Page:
In stanza nine, Dryden speculates on the sorrow of Anne's brother, Henry, a navel attache. He was at sea and would hear the news of Anne's death later. He would never be able to embrace his sister again. Though he has not experienced shipwreck at sea his sister's death has certainly caused a disaster at home. But, says Dryden, if Henry saw a new-kindled star among the Pleiades, he will know that it is none else but his sister, Anne. In the last stanza, Dryden assures everyone that Anne Killigrew will be among the first to show the way to heaven when Judgement Day arrives. On that day; the graves will open and the bodies of the poets will come out. After Judgement, they will shoot up to the skies with Anne showing them the way.



      Ode to the Memory of Anne Killigrew is the best of the elegies written by John Dryden. Anne Killigrew was the daughter of a clergyman. She became the Maid of Honour to the duchess of York. She was well versed in the arts of poetry and painting though not to the extent to which Dryden's ode testifies. She died at a young age, in 1685, of smallpox. Dryden celebrates the art of poetry itself through praising Anne's poetry.

Structure of the Poem

      The ode is clearly divided into parts. The first stanza gives us the theme and an address to the dead. The next two stanzas are in praise of the dead. The poet speculates about the dead Anne's present place in heaven and on how she could have become such a lovely poetess. In stanza four, we have the lament for contemporary poetry. It contrasts vividly with the preceding stanza which presents loveliness. The fifth, sixth and seventh stanzas enumerate and describe Anne's achievements in the spheres of poetry and painting. In the eighth stanza, the poet speaks of the unavoidable fate or destiny. The ode closes with the stanza of consolation, that Anne will show the way to heaven to all the "sacred poets" rising from their graves on Judgement Day.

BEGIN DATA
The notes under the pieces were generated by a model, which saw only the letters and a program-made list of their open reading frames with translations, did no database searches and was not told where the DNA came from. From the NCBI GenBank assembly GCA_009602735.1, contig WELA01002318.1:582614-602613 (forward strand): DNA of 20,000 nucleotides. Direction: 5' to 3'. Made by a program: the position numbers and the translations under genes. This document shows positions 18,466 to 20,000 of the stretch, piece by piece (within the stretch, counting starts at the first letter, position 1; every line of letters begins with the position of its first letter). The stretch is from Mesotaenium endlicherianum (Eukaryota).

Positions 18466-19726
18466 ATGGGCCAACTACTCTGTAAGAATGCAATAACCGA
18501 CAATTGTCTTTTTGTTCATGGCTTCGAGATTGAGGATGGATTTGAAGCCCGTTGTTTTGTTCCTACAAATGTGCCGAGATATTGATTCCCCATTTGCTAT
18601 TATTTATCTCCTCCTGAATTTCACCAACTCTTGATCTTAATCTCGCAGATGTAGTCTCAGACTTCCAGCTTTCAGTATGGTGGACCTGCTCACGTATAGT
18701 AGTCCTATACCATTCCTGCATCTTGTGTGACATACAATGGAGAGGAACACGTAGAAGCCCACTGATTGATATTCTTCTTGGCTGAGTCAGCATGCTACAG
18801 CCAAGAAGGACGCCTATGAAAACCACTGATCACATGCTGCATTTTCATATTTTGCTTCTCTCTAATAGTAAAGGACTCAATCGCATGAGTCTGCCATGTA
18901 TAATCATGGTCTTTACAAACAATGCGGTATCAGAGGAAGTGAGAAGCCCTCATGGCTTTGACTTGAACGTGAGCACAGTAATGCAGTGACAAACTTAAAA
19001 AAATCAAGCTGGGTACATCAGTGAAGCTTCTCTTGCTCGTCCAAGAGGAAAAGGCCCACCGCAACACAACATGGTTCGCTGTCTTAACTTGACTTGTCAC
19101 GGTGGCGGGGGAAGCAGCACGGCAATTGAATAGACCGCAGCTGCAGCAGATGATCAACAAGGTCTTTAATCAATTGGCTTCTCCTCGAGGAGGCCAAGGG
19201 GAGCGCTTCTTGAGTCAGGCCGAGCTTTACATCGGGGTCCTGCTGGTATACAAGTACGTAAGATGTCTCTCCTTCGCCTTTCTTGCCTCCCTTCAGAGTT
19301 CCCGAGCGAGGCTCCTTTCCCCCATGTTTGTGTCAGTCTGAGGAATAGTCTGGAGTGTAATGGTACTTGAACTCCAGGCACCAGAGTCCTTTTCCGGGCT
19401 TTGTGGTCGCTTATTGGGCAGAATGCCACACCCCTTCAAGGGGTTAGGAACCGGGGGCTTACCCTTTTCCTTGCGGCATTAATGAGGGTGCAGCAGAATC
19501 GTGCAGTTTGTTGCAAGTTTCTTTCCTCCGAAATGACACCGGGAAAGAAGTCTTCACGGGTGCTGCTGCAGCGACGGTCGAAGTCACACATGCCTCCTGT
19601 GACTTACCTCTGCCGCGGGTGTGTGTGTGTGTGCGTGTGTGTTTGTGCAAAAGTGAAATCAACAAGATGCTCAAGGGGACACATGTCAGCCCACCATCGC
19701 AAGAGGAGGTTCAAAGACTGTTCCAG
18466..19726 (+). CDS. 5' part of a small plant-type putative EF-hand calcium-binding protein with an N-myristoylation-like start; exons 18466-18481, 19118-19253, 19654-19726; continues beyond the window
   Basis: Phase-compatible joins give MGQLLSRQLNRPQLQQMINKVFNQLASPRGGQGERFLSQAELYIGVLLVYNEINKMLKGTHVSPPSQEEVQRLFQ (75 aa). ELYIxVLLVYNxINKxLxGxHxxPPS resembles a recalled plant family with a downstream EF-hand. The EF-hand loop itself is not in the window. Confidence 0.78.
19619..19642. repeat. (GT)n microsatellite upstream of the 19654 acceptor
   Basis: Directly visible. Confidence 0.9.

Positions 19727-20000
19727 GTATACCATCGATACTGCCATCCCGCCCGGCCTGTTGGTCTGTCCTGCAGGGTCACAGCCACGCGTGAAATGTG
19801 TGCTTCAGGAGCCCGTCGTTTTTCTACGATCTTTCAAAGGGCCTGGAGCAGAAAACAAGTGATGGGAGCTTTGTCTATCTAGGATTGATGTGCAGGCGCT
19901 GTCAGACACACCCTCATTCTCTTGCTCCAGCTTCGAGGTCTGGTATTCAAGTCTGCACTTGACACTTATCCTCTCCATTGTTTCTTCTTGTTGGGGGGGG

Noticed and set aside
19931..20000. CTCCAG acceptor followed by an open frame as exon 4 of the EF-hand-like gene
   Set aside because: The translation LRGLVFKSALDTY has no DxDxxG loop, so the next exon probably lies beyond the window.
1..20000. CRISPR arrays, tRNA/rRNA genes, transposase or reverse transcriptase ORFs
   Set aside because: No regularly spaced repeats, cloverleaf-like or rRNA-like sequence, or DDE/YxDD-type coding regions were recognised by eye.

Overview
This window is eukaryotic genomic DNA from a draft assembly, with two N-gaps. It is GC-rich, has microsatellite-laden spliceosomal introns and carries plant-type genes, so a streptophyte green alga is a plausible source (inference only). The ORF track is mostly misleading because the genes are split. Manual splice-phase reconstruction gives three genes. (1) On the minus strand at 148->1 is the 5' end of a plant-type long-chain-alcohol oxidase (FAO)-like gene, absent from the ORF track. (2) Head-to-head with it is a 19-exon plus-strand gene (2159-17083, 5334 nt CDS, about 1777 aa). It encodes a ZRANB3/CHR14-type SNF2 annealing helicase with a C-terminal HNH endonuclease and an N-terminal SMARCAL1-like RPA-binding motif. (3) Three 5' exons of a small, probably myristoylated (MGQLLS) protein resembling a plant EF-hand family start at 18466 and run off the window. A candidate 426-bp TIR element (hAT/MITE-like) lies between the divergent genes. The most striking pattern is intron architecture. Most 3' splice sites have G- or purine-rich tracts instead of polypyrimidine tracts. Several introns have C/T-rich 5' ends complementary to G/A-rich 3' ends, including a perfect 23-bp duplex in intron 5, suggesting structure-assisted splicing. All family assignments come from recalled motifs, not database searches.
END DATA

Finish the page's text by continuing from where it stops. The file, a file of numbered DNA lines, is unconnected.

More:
Perfect Development of Theme within Structure

      Dryden has skillfully developed the theme within the structure of the poem. It is an elegy on a poetess, and pre-supposes the happy fate of the deceased. The theme of the poem are poetry, heaven and earth. The first stanza gives the three themes - Anne Killigrew is even now singing in some heavenly region, and her earthly songs served as a prelude and probation for the heavenly music. In the second stanza, the emphasis is on earth and Anne's ancestry in poetry. By immediate heredity, she comes from a poetical father, and by reincarnation from Sappho. The stanza ends with heaven. Anne's soul is too pure for her to suffer any further incarnations. She must return to her heavenly abode as soon as she has listened to the poem now written for her. The third stanza again contains all three themes, but emphasizes on heaven, which celebrated her birth with joy. This pure enjoyment suggests the contrary in stanza four, i.e., the general impurity of contemporary poetry. The pessimistic, satirical, and urgent tone contrasts finely with the serene static tone of the first three stanzas, as Tillyard remarks. The stanza comes to rest on the thought that Anne is not only an exception to this degeneracy but could be an atonement. Thus the body of the ode is introduced - stanzas five to eight deal with Anne's attainments on earth.